Bangladesh and Myanmar are bracing for Cyclone Mahasen, a storm which could affect millions in the region, the UN has warned.
“We are fully prepared and coordination systems are in place,” Mohammad Abdul Wazed, additional secretary of the Bangladesh Ministry of Disaster Management and Relief, told IRIN on 13 May from Dhaka, noting that local disaster management committees at district and sub-district level had already been activated.
“Starting yesterday, we have been broadcasting storm warnings every 30 minutes,” said Myanmar's presidential spokesman Ye Htut. “As a precautionary effort, some people in low-lying areas of Rakhine State have already relocated.”
According to the UN Office for the Coordination of Humanitarian Affairs (OCHA), a red storm alert remains in effect for Mahasen, also known as tropical Cyclone O1B, just east-northeast of Sri Lanka, now moving northwards across the Bay of Bengal towards both countries.
Set to reach land on 16 May, the storm is expected to strike just south of the Bangladesh port city of Chittagong, but could, depending upon its final trajectory, bring life-threatening conditions for millions of people in northeast India, Bangladesh and Myanmar’s Rakhine State, OCHA warned on 12 May.
Over the past week, parts of northeast India and Bangladesh have received 6-12 inches of rainfall so additional heavy rain will likely produce widespread flooding and possible mudslides. In the coastal Bangladesh city of Chittagong, a city of 2.5 million people, more than 15 inches of rain were recorded in the past eight days.
Currently, the cyclone alert signal remains at Level 3 (out of 6), whereby fishermen are advised to return from sea. Once Level 4 is reached, a meeting of the cyclone preparedness committee (headed by the secretary of the Ministry of Disaster Management and Relief and made up of representatives of government, Red Cross and civil society) takes place, at which point plans for evacuations will be made, Wazed explained.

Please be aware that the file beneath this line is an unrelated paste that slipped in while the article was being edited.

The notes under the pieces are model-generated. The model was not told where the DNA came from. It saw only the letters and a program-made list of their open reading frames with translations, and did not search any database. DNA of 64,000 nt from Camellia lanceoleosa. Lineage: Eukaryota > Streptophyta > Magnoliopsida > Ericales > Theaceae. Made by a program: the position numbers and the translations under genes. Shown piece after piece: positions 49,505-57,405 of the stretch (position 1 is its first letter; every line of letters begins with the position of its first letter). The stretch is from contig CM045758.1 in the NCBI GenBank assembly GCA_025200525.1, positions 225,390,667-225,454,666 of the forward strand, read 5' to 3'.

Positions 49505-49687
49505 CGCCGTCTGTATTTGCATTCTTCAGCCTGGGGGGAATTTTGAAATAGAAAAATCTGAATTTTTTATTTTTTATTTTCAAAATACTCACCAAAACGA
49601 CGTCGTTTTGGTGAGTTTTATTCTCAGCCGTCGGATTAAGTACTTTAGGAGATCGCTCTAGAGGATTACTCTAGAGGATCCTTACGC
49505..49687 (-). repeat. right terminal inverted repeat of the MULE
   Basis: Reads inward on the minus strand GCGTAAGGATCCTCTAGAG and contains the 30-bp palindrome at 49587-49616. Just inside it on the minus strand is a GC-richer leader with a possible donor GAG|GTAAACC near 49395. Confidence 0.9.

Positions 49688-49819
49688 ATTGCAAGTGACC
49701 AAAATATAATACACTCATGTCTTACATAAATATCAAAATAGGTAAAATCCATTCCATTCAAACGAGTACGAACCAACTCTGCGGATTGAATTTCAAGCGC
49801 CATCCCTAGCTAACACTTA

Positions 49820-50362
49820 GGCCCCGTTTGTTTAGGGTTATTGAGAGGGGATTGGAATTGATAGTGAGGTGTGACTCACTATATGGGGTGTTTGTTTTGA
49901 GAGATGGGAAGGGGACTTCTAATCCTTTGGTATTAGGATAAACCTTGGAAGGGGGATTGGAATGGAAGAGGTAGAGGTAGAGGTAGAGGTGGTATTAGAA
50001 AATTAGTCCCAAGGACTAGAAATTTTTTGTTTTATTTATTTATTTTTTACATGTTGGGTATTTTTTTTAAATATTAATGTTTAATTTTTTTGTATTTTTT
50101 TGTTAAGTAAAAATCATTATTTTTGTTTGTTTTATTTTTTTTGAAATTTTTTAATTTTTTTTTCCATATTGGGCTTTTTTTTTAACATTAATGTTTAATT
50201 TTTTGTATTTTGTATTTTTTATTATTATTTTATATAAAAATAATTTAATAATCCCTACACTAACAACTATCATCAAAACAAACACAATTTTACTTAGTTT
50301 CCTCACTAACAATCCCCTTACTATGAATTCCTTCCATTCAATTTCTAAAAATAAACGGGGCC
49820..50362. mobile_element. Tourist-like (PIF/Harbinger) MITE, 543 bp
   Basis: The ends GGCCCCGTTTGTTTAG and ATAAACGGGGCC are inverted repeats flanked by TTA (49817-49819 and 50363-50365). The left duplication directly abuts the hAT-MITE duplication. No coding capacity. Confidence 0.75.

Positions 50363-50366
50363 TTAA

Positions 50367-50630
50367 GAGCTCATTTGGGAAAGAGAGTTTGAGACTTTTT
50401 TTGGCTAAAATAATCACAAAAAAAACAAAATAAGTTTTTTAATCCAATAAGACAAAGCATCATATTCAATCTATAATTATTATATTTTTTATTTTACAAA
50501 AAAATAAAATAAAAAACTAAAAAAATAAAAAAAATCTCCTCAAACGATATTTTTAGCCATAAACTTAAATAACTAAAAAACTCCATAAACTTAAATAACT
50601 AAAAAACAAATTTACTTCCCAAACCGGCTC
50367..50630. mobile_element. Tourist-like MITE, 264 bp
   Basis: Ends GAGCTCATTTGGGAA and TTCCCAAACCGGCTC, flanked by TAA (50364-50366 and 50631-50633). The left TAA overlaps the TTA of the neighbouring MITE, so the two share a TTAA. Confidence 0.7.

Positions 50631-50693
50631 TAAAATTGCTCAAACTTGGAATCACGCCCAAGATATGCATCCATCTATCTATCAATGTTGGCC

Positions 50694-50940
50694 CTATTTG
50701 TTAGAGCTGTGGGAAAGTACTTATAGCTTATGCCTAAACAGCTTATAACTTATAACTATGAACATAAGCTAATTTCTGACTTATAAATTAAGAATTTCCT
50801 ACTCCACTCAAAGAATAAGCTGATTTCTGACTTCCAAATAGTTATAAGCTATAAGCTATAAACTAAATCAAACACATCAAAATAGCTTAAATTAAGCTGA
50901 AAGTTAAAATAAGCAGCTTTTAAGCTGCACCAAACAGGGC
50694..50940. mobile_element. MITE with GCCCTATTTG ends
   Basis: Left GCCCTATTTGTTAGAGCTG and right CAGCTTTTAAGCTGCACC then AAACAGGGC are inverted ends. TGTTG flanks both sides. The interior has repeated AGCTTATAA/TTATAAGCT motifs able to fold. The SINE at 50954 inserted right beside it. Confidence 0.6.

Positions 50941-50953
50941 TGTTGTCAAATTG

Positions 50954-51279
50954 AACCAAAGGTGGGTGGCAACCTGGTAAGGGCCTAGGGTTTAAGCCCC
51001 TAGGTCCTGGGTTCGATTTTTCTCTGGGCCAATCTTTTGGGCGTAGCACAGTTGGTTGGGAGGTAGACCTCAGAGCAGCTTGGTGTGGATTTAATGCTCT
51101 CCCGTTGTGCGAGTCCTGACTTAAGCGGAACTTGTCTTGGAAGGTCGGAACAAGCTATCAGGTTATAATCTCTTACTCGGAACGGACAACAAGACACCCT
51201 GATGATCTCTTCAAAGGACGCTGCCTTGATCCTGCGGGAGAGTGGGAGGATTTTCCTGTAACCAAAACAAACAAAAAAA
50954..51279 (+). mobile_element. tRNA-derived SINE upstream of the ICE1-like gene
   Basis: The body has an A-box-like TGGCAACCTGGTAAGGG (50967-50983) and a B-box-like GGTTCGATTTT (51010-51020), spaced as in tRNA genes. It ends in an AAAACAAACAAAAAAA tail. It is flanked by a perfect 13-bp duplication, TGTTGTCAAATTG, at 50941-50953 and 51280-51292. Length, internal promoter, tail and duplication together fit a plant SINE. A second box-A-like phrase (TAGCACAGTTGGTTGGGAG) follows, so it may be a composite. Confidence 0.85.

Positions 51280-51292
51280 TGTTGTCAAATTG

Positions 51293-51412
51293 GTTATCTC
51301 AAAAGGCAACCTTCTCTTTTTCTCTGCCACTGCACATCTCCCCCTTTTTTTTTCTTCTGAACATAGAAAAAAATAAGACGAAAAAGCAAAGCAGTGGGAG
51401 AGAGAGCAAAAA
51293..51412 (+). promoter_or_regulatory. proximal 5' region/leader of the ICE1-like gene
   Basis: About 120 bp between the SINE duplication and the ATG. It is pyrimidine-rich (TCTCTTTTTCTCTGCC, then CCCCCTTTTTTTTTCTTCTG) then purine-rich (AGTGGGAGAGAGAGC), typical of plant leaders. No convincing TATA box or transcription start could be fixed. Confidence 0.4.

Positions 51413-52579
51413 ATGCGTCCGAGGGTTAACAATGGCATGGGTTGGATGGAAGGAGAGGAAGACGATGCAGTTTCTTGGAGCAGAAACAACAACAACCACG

“We think Level 4 may be announced today,” he said, adding that he was awaiting word from the Bangladesh Meteorology Department.
To date, the Department of Disaster Management has initiated preparations covering: vulnerability and risk analysis - with regular monitoring of the cyclone’s trajectory; pre-positioning of emergency relief items; information management; local level preparedness; and resource mobilization.
Currently, humanitarian agencies in Bangladesh are revising their contingency plans for all 13 districts in the cyclone belt, including the pre-positioning of stocks in areas deemed most vulnerable.
A man in coastal Bagerhat District grieves for the lost of his loved ones in the wake of Cyclone Sidr, which struck Bangladesh in November 2007
The Burmese government is taking similar action. The Met Office is warning of heavy rain in the central region, especially in the townships of Magway, Sagaing and Mandalay, with a risk of landslides and flooding if the cyclone passes through coastal areas of western Rakhine State.